The guitar is necessary for me to write a song. I may have a few lines and maybe a melody in my head, but until I pick up my acoustic guitar the song remains incomplete, un-actualized, in potentia. I use the word "compose" but my songs are hardly complex compositions from a musical perspective. Surely Juliard composition majors would see my songs as amatuerish, perhaps even primitive. Tod Machover explains that "no one at Juliard  would be caught dead in practice room, or plinking out his or her music on a piano, lest he or she be accused of inadequate ear training, of a sterile musical imagination" (18). My imagination, and apparently Machover's as well, is not "sterile," its just that it is insufficient-- a prosthesis is called for to get my creative juices flowing. And really, how different is the guitar as prosthesis from the paper on which the composer's imagination is inscribed? Like Machover, my feeling for composition calls upon my intimate relationship with my guitar (18).

But as I said, not just my guitar, but any guitar (although mostly acoustic) suffices as an evocative object. The first thing I look at in someone's house or apartment is the bookshelf. The second? If they have a guitar.
because if a guitar is lying around, I am usually fiddling with it, even if I am involved in a conversation or no one pays attention. I might even sing a few lines or ask if anyone would like to hear a song. I have played guitar since I was 9 years old, so guitars in general are intimately familiar to me. Rarely do I have to consciously tell my fingers how to arrange themselves to form chords or which strings to pluck unless I am practicing a new song or technique. I can play basic chords along to most songs so much so that I can earn them on the fly (even in performances).

But I am not really a "guitarist." In fact, this admission might be one of the reasons why electric guitars feel lackluster.  Because its not the vibrations of the guitar strings and the sound they make that really get me, but rather the vibration of my entire body. Machover writes that he wanted his instrument "to be able to sing, that the bow "is where expression comes from like breathing for a singer," and that "the physical intensity of cello playing [is] a whole body experience" (14, 17, 17 ). I do not so much mold myself to the guitar (like, say, Hendrix or Clapton) to make it sing; rather, the guitar facilitates the transformation of my body, breath, and mind into both a composing and performing instrument.  For my part, I do not need my guitar to sing; I use my guitar as an accompaniment for my voice.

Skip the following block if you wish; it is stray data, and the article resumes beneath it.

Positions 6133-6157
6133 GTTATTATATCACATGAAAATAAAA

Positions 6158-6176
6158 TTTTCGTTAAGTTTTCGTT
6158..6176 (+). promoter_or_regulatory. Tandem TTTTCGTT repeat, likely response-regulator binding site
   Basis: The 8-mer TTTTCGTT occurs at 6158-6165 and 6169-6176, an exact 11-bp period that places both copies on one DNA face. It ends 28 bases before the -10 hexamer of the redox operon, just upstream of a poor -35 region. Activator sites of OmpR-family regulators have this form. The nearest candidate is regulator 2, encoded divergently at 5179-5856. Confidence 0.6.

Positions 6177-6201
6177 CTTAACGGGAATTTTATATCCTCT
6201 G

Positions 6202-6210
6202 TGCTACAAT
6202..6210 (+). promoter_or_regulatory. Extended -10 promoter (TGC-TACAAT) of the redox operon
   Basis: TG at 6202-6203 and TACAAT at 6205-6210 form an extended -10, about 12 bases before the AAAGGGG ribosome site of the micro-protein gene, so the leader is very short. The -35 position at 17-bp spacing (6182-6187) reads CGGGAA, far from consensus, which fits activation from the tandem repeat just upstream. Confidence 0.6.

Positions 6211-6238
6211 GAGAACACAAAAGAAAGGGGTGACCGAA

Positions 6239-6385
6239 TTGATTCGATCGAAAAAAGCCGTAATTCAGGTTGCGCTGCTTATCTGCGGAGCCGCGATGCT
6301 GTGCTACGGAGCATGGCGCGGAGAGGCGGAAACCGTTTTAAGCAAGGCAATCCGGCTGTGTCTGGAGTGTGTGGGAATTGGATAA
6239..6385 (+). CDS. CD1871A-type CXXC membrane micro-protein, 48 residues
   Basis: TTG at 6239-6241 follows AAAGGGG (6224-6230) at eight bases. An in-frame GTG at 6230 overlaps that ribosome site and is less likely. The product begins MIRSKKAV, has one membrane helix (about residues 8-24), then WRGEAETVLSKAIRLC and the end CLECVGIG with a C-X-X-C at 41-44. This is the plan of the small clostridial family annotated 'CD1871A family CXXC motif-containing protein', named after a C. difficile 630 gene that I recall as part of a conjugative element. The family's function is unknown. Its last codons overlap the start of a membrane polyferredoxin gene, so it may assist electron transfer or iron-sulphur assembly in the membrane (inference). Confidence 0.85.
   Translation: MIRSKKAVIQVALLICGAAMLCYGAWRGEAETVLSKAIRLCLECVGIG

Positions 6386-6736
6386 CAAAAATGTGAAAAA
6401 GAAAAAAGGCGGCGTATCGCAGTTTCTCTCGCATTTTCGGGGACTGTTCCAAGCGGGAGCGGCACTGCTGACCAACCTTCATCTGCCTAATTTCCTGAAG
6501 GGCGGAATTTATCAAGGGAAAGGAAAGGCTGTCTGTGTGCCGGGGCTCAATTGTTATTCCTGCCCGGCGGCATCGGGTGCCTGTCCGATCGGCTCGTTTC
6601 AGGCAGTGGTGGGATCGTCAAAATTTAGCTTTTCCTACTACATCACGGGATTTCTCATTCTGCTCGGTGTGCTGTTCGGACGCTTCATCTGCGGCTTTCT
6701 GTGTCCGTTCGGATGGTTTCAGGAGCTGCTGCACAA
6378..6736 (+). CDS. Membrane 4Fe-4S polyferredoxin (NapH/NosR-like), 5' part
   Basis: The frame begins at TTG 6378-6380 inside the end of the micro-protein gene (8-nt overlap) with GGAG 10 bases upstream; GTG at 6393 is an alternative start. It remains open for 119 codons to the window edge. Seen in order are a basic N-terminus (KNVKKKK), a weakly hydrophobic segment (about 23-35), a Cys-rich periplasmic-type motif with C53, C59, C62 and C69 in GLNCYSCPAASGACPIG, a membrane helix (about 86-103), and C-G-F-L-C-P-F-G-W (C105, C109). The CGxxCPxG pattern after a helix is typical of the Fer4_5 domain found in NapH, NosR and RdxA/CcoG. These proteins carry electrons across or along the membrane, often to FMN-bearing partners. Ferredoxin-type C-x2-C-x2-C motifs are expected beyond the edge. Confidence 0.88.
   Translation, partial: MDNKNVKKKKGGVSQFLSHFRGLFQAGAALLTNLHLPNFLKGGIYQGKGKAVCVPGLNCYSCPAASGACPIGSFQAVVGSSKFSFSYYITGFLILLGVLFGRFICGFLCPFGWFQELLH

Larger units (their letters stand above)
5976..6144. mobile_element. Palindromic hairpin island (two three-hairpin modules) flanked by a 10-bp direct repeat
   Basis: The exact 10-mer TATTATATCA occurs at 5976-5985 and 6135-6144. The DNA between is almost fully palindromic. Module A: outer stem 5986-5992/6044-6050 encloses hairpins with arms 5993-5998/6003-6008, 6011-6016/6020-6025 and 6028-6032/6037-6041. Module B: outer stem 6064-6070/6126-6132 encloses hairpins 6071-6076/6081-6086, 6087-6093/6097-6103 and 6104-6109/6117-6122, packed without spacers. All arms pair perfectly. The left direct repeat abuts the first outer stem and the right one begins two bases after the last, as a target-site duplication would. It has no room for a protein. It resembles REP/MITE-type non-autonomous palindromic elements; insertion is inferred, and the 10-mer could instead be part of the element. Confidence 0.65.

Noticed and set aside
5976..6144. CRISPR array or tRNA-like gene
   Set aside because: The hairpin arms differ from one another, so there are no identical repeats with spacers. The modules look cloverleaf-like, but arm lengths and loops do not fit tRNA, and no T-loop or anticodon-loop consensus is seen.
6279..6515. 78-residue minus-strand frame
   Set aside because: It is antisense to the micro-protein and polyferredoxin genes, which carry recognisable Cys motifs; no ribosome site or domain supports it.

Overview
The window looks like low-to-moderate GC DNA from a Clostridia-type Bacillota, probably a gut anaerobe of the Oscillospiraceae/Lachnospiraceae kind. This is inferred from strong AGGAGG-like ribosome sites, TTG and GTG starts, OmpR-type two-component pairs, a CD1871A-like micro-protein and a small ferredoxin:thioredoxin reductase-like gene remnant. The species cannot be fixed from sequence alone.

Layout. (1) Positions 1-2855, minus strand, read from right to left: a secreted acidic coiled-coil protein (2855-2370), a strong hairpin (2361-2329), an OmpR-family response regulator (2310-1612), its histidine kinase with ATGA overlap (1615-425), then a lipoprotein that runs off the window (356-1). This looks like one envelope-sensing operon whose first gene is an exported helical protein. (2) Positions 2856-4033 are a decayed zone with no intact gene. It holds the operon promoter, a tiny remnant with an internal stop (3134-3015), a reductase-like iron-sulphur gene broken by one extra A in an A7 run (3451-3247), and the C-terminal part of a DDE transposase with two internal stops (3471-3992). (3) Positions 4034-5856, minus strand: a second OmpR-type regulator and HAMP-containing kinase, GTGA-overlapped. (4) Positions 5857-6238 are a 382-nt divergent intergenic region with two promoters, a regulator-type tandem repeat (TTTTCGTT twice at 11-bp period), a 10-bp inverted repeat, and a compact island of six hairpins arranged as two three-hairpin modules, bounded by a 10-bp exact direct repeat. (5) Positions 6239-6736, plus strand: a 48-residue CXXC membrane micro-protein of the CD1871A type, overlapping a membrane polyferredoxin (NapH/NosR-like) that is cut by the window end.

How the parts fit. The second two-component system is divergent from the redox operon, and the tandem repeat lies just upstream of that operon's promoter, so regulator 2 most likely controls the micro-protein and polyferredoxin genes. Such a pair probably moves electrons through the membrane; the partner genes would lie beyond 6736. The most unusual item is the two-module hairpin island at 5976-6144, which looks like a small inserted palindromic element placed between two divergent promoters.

"Accompaniment," however, may not quite fit my meaning. My voice and my guitar are two aspects of my prosthetic body. The pressure of my pick on the strings serves as a counterpoint to my vocals and lyrics. The real star is the song. Everything serves the performance of the song. Every performance varies as I may decide that I want to hit a high note or scream and may have to adjust the volume, timbre, or pitch of my guitar-body-voice. My guitar-body-voice feeds off the room and the audience and I am barely conscious of all of the adjustments I make to strumming or singing. These moments a different kind of thinking from my academic work takes place: a thinking of affect, a thinking of the body, a sensual thinking. Its thought without words (even if I'm singing words); its thought without consciousness in its strict sense. Participating in the guitar-voice-body-song-audience-room network -- this is when I feel most alive. The acoustic guitar is my pivot point that sets in motion the network of sound, silence, and sense.

And it would all be impossible without my composition-performance prosthesis: the acoustic guitar.